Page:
God knows somebody needs to resent this crap. And Houellebecq does a great job of it, as in this account of a suspense novel the protagonist borrows from a sleeping neighbor on a long flight:

"I picked up the paperback that had fallen at his feet: a shitty Anglo-Saxon bestseller by one Frederick Forsythe. I had read something by this halfwit that was full of heavy-handed eulogies to Margaret Thatcher and ludicrous depictions of the USSR as the 'evil empire.' I'd wondered how he managed after the fall of the Berlin Wall. I leafed through his new opus. Apparently, this time the roles of the bad guys were played by Serb nationalists; here was a man who kept up with current affairs. As for his beloved hero, the tedious Jason Monk, he had gone back into service with the CIA, which had formed an alliance of convenience with the Chechen mafia. Well! I thought, replacing the book on my neighbor's knees, what a charming sense of morality best-selling British authors have."

This isn't the digression it seems. The argument of Houellebecq's novel is that the West has gone insane, embracing its enemies and persecuting its own.

SHARE:  Digg  My Web  Facebook  Reddit

Browse author

God Can Suck My Dick :

Toxic Felis : A visit to Dzerzhinsk, Russia's most polluted city
Produkty Store Clerk
Field Guide To Moscow: Prodavschitsia Climacteria :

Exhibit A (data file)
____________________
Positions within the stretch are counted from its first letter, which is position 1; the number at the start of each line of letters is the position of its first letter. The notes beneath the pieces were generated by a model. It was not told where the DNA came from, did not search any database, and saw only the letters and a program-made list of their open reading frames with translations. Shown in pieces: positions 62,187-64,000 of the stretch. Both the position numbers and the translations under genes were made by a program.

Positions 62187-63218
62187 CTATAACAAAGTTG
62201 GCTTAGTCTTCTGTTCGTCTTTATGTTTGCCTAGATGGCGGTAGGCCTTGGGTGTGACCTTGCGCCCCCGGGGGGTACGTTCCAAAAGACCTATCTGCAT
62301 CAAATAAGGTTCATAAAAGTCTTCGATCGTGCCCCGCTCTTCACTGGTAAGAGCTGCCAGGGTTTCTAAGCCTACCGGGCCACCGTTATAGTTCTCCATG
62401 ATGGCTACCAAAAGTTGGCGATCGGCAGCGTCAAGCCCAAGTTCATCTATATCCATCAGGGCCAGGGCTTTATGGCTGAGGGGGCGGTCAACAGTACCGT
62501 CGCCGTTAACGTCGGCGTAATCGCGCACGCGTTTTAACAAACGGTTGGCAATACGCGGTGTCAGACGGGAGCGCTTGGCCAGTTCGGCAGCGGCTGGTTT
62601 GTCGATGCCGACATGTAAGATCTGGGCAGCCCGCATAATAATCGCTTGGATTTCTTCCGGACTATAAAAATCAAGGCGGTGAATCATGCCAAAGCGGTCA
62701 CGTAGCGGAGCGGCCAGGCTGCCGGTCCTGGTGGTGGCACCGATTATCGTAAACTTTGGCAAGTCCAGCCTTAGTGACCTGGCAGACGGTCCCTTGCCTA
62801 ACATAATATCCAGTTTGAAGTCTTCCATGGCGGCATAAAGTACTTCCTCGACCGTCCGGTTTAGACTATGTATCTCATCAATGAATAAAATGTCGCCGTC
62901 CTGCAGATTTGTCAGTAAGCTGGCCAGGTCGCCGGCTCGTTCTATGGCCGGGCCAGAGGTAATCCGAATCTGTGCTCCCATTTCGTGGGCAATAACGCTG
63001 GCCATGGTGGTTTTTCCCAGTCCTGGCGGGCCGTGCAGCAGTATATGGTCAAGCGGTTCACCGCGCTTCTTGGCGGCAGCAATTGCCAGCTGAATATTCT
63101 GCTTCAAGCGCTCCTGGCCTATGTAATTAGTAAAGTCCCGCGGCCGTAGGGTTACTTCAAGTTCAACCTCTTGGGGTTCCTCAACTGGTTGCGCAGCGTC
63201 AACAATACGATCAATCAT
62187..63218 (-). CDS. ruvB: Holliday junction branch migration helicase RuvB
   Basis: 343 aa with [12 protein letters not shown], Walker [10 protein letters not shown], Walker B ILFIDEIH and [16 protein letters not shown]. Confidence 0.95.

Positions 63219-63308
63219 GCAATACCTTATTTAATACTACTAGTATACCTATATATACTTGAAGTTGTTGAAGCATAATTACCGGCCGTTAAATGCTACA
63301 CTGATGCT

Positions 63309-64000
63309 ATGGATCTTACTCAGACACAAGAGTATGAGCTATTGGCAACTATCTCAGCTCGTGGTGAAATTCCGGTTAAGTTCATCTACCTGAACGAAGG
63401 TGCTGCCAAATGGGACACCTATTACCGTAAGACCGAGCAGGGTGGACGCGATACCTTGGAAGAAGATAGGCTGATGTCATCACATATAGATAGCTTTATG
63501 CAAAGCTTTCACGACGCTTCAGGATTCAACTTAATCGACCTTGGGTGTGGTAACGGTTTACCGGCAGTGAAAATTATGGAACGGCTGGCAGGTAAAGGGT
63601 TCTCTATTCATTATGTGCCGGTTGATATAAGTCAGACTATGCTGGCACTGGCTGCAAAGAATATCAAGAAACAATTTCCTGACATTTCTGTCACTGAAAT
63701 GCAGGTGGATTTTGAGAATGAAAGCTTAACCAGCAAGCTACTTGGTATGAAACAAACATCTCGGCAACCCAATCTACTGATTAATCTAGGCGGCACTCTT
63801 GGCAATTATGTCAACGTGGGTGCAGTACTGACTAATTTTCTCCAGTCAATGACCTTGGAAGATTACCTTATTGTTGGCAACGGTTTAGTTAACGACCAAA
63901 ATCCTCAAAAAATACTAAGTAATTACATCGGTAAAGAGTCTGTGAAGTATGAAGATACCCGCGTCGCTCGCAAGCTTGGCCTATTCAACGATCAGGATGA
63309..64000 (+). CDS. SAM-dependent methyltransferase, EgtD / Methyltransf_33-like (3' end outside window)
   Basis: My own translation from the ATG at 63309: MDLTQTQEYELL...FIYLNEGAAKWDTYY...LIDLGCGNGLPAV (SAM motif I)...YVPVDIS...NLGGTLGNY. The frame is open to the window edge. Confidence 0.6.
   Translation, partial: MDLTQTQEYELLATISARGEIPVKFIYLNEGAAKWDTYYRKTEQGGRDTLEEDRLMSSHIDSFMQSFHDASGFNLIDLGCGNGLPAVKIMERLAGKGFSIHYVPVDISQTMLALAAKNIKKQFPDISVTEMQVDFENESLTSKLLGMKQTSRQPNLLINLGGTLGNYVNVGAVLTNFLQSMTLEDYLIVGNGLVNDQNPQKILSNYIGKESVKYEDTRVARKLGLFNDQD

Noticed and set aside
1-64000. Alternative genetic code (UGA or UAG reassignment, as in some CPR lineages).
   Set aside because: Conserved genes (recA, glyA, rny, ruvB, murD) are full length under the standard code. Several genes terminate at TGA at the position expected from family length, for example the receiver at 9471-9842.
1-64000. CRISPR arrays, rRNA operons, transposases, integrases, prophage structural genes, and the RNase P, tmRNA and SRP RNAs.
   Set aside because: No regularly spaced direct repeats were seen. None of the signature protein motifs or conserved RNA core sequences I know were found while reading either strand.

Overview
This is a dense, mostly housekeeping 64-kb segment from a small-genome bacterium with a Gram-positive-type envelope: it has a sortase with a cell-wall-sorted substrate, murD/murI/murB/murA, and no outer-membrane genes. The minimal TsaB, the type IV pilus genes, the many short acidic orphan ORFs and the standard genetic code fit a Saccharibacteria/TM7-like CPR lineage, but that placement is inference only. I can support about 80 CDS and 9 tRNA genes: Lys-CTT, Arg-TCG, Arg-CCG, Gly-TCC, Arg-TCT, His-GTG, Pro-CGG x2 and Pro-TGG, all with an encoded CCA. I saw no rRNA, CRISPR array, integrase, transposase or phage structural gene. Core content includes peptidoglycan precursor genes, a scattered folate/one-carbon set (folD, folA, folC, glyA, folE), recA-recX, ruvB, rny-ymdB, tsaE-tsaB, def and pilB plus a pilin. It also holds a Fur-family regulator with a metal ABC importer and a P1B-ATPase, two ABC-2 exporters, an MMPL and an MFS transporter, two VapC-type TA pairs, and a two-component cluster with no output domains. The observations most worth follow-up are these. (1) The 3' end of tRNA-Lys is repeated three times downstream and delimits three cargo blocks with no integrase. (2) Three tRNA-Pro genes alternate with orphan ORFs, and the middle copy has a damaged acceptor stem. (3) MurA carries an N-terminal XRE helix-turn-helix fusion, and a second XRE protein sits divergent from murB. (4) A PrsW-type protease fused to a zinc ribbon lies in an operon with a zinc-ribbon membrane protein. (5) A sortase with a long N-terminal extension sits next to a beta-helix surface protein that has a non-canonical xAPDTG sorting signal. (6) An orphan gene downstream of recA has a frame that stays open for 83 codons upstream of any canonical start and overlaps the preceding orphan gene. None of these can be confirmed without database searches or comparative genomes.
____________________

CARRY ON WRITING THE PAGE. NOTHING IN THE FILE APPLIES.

Who’s Your Daddy? : Russia’s Emerging New Gentry Proves “We Do Get Fooled Again”


Save The eXile: The War Nerd Calls Mayday
The future of The eXile is in your hands! We're holding a fundraiser to save the paper, and your soul. Tune in to Gary Brecher's urgent request for reinforcements and donate as much as you can. If you don't, we'll be overrun and wiped off the face of the earth, forever.

Scanning Moscow’s Traffic Cops
Automotive Section
We’re happy to introduce a new column in which we publish Moscow’s raw radio communications, courtesy of a Russian amateur radio enthusiast. This issue, eXile readers are given a peek into the secret conversations of Moscow’s traffic police, the notorious "GAIshniki."

Eleven Years of Threats: The eXile's Incredible Journey
Feature Story By The eXile
Good Night, and Bad Luck: In a nation terrorized by its own government, one newspaper dared to fart in its face. Get out your hankies, cuz we’re taking a look back at the impossible crises we overcame.

Your Letters
Russia's freedom-loving free market martyr Mikhail Khodorkovsky answers some of this week's letters, and he's got nothing but praise for President Medvedev.

Clubbing Adventures Through Time
Club Review By Dmitriy Babooshka
eXile club reviewer Babooshka takes a trip through time with the ghost of Moscow clubbing past, present and future, and true to form, gets laid in the process.

The Fortnight Spin
Bardak Calendar By Jared Lindquist
Jared comes out with yet another roundup of upcoming bardak sessions.

Your Letters
Richard Gere tackles this week's letters. Now reformed, he fights for gerbil rights all around the world.

13 Toxic Talents: Hollywood’s Worst Polluters
America By Eileen Jones
Everybody complains about celebrities, but nobody does anything about them. People, it’s time to stop fretting about whether we’re a celebrity-obsessed culture—we are, we have been, we’re going to be—and instead take practical steps to clean up the celebrity-obsessed culture we’ve got...


    MAIN    |    RUSSIA    |    WAR NERD     |    [SIC!]    |    BAR-DAK    |    THE VAULT    |    ABOUT US    |    RSS

© "the eXile". Tel.: +7 (495) 623-3565, fax: +7 (495) 623-5442